Psychometric tools can be useful in enabling managers to understand their employees’ motivations and obtain clearer insights on how best to work with them. This can provide an opportunity for development and help employees find the tools to keep their morale and productivity levels up.
Contingent worker expansion
The economic uncertainty has caused the loss of jobs and exposed employees to non-standard work models. Many organizations responded by cutting jobs and reducing hiring budgets, but there has since been a shift.
Organizations can use contingent workers to maintain more flexibility in managing the workforce. They can also consider introducing other job models, such as talent sharing and 80% pay for 80% work. However, creating synergy between permanent employees and contingent workers is important as it can foster positive relationships, collaboration, and innovation.
Psychometric assessments can help to evaluate the behavioral qualities and people skills to ensure harmony between permanent employees and contingent workers. A few engagement initiatives to consider alongside the psychometric tests include:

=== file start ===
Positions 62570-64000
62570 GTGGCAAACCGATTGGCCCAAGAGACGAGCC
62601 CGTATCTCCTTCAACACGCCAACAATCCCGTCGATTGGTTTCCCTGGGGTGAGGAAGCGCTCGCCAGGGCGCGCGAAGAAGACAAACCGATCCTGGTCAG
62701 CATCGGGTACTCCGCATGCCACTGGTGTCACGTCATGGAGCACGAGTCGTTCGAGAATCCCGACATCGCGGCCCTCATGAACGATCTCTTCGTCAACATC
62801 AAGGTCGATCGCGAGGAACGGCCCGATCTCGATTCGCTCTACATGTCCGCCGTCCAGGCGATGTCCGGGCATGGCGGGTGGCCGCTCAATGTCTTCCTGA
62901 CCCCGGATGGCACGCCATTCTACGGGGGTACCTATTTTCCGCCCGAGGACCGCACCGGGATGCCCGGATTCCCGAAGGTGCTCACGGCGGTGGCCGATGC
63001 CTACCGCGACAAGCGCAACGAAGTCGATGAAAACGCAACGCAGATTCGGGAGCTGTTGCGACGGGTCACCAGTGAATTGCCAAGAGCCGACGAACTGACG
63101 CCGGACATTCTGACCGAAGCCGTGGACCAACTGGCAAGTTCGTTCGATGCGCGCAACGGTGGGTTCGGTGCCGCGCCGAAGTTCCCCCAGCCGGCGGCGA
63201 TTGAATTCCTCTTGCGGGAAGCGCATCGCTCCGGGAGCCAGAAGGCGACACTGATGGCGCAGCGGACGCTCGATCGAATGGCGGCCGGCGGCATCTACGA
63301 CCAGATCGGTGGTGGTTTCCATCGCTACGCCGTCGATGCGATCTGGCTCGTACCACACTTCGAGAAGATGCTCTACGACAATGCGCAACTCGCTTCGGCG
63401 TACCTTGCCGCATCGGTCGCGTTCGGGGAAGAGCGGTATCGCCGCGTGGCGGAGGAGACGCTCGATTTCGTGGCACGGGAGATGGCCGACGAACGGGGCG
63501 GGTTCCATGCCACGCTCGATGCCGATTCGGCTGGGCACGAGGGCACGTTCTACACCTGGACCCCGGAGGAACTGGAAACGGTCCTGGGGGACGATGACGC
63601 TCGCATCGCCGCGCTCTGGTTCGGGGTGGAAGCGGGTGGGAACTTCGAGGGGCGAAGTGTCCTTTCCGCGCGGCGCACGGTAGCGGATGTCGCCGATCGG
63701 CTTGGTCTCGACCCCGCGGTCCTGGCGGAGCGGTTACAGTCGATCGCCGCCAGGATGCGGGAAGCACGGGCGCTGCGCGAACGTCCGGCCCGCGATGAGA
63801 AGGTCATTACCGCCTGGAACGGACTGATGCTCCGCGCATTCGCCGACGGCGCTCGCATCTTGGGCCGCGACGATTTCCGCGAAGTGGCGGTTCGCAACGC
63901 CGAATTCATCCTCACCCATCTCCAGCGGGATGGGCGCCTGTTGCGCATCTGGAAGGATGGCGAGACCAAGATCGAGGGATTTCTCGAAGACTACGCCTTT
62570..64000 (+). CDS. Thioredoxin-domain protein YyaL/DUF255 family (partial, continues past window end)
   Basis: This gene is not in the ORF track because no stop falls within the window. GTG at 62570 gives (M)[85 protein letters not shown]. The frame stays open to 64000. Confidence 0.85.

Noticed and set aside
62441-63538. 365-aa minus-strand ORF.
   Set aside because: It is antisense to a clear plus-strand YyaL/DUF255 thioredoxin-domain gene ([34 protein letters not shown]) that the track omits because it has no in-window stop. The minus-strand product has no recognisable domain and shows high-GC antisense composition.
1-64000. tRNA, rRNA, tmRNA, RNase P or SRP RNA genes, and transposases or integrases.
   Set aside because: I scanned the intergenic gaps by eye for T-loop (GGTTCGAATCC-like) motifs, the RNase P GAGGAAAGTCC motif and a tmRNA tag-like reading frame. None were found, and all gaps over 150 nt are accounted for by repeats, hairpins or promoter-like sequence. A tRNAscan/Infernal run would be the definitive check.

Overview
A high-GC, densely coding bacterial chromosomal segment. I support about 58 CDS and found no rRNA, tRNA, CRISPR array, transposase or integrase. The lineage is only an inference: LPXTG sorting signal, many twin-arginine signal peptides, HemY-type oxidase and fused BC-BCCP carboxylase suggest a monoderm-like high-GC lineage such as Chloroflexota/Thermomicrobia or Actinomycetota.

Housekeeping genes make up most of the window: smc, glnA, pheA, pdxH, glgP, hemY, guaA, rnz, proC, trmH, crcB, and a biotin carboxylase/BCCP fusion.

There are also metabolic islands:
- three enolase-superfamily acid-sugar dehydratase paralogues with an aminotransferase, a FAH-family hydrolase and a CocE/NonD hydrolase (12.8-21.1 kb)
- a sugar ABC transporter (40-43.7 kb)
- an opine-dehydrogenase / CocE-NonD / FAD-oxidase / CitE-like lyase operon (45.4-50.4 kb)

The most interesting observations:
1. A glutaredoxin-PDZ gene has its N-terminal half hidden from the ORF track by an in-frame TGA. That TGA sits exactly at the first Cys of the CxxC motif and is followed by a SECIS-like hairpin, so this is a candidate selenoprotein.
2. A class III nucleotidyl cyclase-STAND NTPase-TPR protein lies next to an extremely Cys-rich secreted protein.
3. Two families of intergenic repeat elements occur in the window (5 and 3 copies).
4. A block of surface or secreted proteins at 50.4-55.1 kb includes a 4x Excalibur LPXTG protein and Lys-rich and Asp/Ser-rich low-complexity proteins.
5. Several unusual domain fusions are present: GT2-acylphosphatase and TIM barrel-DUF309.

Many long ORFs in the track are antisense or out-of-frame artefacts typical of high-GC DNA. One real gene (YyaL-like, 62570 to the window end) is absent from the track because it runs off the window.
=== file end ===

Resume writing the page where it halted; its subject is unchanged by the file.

- An extension of recognition programs to both permanent employees and contingent workers.
- Partnering with a contingent workforce provider who offers appealing benefits to contingent workers.
- Establishing mentorship programs between permanent employees and contingent workers.
Separation of critical skills and roles
Critical roles consist of skills that an organization needs to meet its business goals. Employers today are learning of another category – critical roles that are essential to the success of essential workflows.
Organizations should focus more on the skills needed to drive their competitive advantage and build the workforce they need post-pandemic. Encourage employees to develop their critical skills and offer career development support to employees who lack such skills. Psychometric assessments can help to identify the following traits of a successful independent worker:
- Reliability – the ability to get work done and deliver the tasks on time without the need to be constantly monitored.
- Independence – the ability to focus and concentrate on the tasks at hand despite working remotely or spending time isolated from colleagues.